Interaction: Balance

How does your project balance acts of doing and not doing?

Multimedia stories often involve an audience in the creation of the story. A successful digital story uses integrative and immersive interactions to engage an audience. Here are two examples that literally involve the audience in the experience of the story:

General Electric’s Smart Grid website uses sound, moving and interactive infographics, and augmented reality to create a multimodal story that uses different media forms. The site explains the benefits and possibilities of using Smart Grid applications, while emphasizing the role of the user in making the Smart Grid possible. The site balances both high and low material interactions to engage—though not overwhelm—the user. While text, narration, and moving graphics help visualize and tell a narrative, small prompted interactions better allow the user to learn and engage complicated data.

One interaction in particular is highly effective. The user can use a “solar panel marker”—a print-out— and a webcam to create and actually hold a digital hologram of Smart Grid technology. They can alter the hologram by moving the “solar panel maker” from side to side and blow into their computer’s microphone to spin the blades of the virtual wind turbine.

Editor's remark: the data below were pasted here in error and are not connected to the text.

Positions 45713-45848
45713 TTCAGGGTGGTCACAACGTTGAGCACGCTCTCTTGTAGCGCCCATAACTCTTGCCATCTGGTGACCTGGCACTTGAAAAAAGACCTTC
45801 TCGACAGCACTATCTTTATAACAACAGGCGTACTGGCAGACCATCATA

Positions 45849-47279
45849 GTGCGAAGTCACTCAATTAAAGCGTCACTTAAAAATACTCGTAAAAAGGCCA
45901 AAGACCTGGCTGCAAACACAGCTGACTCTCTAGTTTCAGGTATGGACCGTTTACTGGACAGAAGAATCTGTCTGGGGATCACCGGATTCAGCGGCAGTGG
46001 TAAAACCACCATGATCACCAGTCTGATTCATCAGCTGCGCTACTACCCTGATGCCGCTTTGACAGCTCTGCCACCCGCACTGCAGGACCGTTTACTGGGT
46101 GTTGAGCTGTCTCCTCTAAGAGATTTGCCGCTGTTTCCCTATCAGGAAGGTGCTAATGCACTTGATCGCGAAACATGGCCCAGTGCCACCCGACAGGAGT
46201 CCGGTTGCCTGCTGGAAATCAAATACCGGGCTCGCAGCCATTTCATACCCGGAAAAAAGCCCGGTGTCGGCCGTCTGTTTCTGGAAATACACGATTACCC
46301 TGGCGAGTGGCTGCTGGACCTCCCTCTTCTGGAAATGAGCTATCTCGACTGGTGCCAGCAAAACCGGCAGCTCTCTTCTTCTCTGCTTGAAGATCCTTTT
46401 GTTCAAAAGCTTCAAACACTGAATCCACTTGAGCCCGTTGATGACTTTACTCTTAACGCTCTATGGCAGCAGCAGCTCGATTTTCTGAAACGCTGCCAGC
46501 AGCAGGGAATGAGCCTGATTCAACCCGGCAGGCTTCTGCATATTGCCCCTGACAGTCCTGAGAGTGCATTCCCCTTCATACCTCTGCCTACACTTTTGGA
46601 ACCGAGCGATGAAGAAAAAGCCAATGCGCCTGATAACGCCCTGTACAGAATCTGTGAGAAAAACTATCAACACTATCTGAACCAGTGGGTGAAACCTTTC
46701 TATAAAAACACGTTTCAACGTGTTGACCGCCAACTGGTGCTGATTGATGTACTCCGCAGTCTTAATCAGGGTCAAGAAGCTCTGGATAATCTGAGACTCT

Testing the hologram. Photograph by Aimée Knight.

Another example of interactive media is Arcade Fire's video Reflektor, which the audience can affect via a mobile phone. Go to www.justareflektor.com to interact with the video.

Screenshots from Arcade Fire's video Reflektor, December 15, 2014.

It is good to keep in mind, however, that sometimes such active participation needs to be balanced with periods of little interaction or moments of passive undergoing (such as reading, viewing or listening). These moments can facilitate important periods of reflection and engagement that other more dynamic interactions do not afford.

↪ The balanced relationship between doing and undergoing creates meaning (Dewey, 1934, p.46).